Remona AlyThursday 07 December 2023 Pause for Thought, BBC Radio 2
Map of mehndi
I have just about recovered from a big fat Asian Muslim wedding that I attended in India. It’s where my parents hail from, and I go whenever one of my cousins decides to get married.
It’s always surreal, madcap and euphoric to experience each of these extended family reunions. We all cherish the flurry of love and togetherness as we never know how many years it might be until we meet again.
One treasured moment featured an Indian wedding tradition where the women gathered together to have mehndi, or henna, applied to our hands.
My reluctant mum was persuaded to sit still and take part, even though she’s barely had it done ever since the reddish-brown swirls adorned her own bridal hands fifty years ago. Soon after the wedding, her mehndi faded, mum bid goodbye to both her mother and her motherland to begin a completely different life with my dad here in Britain.
I think of how those patterns delicately traced onto a bride’s hands may feel like drawing out a map filled with beautiful promise and joy ahead. Yet sometimes, the innocent bliss felt on a wedding day, like the mehndi, can fade away, when hardships blur what once seemed so bright.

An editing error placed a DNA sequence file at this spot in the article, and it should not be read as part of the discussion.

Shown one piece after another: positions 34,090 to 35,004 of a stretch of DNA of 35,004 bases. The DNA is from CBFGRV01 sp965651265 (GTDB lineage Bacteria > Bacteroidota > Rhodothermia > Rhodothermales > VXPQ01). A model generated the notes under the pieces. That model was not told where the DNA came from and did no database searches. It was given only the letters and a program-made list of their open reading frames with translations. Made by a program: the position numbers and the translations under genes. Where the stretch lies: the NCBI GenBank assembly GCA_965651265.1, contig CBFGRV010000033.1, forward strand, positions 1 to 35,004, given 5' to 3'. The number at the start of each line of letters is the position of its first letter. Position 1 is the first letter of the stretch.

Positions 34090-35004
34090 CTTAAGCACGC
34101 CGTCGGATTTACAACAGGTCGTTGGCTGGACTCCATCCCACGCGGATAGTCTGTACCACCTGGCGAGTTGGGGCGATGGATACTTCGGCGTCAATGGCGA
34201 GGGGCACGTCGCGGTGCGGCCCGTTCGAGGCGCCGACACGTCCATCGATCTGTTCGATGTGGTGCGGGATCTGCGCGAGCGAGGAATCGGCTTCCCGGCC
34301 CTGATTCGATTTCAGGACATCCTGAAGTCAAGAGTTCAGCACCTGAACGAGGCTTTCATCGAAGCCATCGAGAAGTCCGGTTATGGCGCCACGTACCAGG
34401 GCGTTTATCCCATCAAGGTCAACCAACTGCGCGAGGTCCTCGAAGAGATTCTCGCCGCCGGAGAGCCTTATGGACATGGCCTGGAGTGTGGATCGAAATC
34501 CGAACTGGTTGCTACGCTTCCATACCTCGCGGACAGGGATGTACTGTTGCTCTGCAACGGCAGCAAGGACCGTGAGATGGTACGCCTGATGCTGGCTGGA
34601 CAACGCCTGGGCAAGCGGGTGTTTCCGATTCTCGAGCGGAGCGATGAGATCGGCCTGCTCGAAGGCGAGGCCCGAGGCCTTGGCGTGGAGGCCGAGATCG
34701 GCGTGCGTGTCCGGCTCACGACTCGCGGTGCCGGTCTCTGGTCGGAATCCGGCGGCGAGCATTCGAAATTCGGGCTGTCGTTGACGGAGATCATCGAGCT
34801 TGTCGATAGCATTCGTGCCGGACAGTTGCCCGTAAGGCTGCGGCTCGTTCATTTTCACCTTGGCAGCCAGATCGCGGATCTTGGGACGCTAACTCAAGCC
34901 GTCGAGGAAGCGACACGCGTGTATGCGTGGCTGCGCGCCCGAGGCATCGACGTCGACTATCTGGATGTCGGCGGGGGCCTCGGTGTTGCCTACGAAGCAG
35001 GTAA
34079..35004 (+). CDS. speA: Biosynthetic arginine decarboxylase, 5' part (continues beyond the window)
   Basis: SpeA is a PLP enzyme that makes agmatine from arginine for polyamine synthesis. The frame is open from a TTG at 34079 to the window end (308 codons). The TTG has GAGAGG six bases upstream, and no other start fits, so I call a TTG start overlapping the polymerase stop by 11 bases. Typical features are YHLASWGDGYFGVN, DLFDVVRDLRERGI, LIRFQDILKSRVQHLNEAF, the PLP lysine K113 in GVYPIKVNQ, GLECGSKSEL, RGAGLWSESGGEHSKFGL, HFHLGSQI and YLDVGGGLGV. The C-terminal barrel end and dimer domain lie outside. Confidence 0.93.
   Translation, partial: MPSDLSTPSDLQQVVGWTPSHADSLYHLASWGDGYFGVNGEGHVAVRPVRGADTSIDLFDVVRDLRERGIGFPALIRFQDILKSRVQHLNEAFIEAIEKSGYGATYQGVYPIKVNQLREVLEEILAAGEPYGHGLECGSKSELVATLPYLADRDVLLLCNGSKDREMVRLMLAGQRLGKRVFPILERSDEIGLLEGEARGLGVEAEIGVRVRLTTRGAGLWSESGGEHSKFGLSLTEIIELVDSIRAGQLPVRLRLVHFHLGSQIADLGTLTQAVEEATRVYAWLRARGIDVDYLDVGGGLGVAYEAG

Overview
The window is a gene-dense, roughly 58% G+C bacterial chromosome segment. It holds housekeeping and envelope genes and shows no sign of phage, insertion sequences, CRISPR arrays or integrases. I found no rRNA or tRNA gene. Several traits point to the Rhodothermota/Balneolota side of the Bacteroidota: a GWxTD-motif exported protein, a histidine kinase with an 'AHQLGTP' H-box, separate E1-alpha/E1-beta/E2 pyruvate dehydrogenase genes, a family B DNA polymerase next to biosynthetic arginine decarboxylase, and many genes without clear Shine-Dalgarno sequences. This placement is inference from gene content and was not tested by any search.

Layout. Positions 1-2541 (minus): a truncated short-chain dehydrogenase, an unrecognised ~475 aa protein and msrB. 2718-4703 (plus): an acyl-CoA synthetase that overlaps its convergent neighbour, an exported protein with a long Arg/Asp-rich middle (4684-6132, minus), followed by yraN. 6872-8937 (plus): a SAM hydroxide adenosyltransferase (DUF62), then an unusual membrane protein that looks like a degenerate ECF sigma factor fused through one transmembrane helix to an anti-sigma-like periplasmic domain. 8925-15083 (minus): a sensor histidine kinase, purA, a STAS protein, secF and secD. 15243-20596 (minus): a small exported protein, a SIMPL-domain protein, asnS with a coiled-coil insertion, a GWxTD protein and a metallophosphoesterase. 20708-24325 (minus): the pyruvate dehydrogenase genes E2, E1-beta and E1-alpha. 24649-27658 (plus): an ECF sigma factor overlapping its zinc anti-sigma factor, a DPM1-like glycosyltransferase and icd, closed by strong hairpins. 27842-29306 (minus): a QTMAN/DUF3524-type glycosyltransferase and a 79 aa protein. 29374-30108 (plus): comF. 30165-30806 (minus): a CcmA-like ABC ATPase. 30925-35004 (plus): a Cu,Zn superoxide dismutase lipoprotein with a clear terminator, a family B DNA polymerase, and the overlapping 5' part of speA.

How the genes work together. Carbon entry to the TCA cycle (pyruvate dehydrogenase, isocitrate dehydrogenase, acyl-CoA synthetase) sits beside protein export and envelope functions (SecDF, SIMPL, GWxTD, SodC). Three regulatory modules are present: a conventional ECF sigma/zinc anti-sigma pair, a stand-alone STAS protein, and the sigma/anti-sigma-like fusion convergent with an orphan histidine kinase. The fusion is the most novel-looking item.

Thousands of miles from family, in a cold climate, mum had to struggle to make ends meet. She had to grieve on a different continent when her own mother passed away, yet she found comfort in her children. Alongside my dad, she built a place for us, and called it ‘home’.
I think that while things fade away, new ones come into being. New patterns of change and growth keep getting mapped out. Every fleck of feeling, every colour of experience can adorn life, in bleakness and in beauty.
“We are each an unfinished work of art both waiting and striving to be completed,” said the 12th century-born Persian Muslim poet, Shams Tabriz. “God deals with each of us separately because humanity is a fine art of skilled penmanship where every single dot is equally important for the entire picture.”
I’ll remember that I, like my mum, am nothing less than an unfinished work of art, and I’ll strive to embrace every dot. I also don’t think I’ll look at mehndi in quite the same way again.